Product How-to: Drive LEDs with fluorescent ballasts (part 2)
In part 1 we discussed rectifying the ballast AC current to DC and we showed an open load protection circuit.
Direct replacement of fluorescent tubes with LED assemblies can lead to uneven lighting. It may be desirable to control the LED current to match the output of the less efficient tubes. The circuit in Figure 1 accomplishes this current regulation.
Figure 1 – AC/DC converter with active LED current control
The ballast can be regarded as a high-frequency current source. So long as the load current required is less than the ballast’s output, regulation can be achieved by short-circuiting the ballast for part of each half cycle.
The control signal will synchronize with output from ballast. It is important to synchronize the switching action of Q2 with the ballast output, otherwise the ballast might shut down. The control is very simple. When Q2 is off, the output current from the ballast will feed LED load. If LED current is higher than setting point, Q2 will be turned on. So no power is transferred to LED. So the duration of “on time”, duty cycle, will determine the LED current. The controller will sense the LED current by Rsense, calculate the proper D, and send control signal to switch Q2. If the duty cycle is D, the LED current is:
The controller can be either analog controller or a microcontroller. The detail of the circuit operation can be found in Reference of the patent application info.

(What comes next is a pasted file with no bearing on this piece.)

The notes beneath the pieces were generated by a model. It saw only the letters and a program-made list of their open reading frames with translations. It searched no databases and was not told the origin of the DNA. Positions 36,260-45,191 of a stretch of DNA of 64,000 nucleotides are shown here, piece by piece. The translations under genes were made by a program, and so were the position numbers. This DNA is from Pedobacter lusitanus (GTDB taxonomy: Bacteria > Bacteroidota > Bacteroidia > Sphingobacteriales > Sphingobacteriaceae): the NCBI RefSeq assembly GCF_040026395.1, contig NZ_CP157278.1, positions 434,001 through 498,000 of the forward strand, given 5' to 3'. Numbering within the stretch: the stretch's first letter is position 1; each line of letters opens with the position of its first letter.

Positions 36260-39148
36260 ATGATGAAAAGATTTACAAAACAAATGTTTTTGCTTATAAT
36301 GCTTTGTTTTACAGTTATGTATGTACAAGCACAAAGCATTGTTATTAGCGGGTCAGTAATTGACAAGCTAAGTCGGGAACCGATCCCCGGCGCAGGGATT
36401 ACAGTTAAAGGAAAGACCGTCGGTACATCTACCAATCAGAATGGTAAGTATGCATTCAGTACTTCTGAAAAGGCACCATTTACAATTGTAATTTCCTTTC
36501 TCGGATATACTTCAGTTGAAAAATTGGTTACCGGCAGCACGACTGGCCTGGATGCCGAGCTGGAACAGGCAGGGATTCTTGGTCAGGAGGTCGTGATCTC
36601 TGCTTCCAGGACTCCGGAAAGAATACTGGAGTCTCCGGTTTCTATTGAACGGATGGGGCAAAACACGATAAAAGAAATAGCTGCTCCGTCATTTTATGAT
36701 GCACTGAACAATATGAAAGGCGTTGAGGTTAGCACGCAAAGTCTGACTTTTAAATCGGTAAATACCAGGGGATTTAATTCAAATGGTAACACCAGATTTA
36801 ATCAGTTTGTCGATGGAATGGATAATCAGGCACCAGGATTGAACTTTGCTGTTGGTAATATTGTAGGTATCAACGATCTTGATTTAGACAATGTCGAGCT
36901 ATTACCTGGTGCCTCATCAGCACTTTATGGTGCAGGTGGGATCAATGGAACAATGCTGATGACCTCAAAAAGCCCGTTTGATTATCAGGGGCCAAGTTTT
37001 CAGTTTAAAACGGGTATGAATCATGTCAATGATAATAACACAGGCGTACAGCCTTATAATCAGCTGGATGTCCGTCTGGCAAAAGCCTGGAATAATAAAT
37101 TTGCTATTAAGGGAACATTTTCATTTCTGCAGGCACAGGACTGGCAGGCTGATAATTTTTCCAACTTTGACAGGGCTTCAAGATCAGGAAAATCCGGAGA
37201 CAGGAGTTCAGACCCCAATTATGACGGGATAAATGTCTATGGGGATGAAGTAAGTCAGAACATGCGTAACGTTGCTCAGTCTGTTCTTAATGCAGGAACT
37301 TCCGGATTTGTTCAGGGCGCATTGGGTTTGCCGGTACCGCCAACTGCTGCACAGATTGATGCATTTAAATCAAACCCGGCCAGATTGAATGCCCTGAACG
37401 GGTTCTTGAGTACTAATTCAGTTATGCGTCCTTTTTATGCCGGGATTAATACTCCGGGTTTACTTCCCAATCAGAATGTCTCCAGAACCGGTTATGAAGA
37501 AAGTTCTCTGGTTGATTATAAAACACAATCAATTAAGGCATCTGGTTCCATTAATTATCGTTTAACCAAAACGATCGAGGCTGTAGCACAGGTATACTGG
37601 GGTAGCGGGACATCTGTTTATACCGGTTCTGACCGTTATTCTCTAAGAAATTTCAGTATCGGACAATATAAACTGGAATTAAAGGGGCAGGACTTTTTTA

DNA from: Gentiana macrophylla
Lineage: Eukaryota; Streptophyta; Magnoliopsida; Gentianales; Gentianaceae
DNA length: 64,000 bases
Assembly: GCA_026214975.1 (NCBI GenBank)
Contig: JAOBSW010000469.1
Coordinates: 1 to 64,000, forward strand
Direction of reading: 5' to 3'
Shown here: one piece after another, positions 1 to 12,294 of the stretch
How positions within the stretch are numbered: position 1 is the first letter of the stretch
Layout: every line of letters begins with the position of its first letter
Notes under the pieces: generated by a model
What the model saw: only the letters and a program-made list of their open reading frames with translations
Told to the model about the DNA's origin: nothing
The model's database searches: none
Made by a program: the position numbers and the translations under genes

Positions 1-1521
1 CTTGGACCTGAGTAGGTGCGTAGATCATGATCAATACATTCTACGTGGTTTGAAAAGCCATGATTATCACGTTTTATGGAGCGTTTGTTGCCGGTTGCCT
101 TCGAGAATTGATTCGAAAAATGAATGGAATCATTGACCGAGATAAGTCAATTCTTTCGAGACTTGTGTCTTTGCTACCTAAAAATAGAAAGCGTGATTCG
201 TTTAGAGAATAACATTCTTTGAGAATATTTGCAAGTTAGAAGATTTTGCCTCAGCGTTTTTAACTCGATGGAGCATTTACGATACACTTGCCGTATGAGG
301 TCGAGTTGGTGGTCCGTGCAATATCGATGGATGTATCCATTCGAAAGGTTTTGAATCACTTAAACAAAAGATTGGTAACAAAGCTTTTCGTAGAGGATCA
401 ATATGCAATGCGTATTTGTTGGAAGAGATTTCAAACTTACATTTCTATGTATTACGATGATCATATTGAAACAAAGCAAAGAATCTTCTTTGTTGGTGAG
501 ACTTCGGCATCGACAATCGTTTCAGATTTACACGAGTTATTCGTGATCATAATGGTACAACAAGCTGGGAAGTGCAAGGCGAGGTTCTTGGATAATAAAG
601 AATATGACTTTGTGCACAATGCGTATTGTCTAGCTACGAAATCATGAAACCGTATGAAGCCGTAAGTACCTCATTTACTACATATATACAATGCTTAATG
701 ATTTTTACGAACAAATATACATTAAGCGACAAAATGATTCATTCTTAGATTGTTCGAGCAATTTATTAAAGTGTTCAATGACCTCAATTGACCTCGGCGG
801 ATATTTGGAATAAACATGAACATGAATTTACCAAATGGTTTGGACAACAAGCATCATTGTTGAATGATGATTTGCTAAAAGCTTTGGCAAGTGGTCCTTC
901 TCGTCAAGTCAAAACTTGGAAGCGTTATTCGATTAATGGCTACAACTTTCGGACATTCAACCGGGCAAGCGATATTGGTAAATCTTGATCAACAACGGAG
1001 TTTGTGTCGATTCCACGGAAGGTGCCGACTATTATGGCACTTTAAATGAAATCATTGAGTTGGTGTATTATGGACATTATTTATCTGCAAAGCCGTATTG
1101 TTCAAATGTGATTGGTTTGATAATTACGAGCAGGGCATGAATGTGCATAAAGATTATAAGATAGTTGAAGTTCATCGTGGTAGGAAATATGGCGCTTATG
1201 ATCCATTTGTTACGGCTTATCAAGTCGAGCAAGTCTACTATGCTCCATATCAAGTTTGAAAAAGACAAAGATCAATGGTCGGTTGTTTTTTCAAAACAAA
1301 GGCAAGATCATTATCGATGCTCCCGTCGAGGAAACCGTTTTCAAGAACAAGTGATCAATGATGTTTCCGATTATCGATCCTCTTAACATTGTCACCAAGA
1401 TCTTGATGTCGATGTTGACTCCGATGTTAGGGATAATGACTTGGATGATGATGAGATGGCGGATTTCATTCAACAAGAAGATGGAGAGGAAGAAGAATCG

Open-load protection is necessary when a power current source feeds any electronics. Q1, an SCR, fires at about 82 volts if the load cannot sink all the current supplied by the ballast thru the transformer turns ratio.
The circuit has been tested with three different ballast types, and regulates the LED current within a fraction of a percent over a range of LED voltage. The LED string length over which each ballast type works correctly is shown in Table 1.
Table 1 – LED string length for ballast type
4 Foot T8 Ballast
4 Foot T5 Ballast
4 foot T8 Instant Start Ballast
Minimum String Length
9 LEDs at 700mA
9 LEDs at 700mA
9 LEDs at 700mA
Maximum String Length
16 LEDs at 700mA
19 LEDs at 700mA
22 LEDs at700mA
Actual LED current varied between 0.697A and 0.698A over the ranges above. Efficiencies from AC line through the ballast and regulator to the LED load varied from 75.2% to 77.2% with a load string of 16 LEDs.
Figure 2 – Typical Waveforms:
Yellow: Input Voltage
Magenta: Input Current, 100mA/div
Blue: LED Voltage
Green: LED Current, 200mA/div, ref -3div
The input current harmonic content is quite high, sometimes leading to false zero crossing detection. The SMALL inductor (L1) at the input is used to reduce the harmonic content. Larger inductor values can resonate with the ballast’s output current limiting capacitor at the inverter frequency, defeating the ballast’s current limit mechanism. Not advisable. But if the ballast operating frequency is known, a 5th harmonic parallel resonant trap can be inserted in place of L1, for an overall efficiency gain of 1-2%.
“Power Converter for Interfacing a Fluorescent Lighting Ballast to a Light Emitting Diode Lamp”
US Provisional Patent Application No. 61/817,065 filed April 29, 2013